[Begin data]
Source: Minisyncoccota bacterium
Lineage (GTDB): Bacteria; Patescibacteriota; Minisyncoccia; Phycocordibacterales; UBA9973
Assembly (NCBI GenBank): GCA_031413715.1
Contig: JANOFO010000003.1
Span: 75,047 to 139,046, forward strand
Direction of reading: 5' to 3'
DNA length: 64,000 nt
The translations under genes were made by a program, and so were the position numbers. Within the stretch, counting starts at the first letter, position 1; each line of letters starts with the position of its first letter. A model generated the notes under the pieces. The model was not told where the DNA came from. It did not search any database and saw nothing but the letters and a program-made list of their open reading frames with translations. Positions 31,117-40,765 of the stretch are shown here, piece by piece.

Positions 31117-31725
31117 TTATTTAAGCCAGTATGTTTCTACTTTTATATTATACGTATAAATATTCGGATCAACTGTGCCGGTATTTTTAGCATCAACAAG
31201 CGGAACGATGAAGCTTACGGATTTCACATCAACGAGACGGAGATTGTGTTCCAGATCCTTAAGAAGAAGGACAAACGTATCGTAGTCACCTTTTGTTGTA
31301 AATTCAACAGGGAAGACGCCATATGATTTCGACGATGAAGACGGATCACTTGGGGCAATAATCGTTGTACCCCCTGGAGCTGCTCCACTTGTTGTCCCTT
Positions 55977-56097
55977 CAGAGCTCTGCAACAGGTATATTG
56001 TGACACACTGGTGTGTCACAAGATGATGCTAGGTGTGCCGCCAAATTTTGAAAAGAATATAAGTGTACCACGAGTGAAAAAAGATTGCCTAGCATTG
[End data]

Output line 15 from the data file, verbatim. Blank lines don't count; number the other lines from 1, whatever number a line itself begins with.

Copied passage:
56001 TGACACACTGGTGTGTCACAAGATGATGCTAGGTGTGCCGCCAAATTTTGAAAAGAATATAAGTGTACCACGAGTGAAAAAAGATTGCCTAGCATTG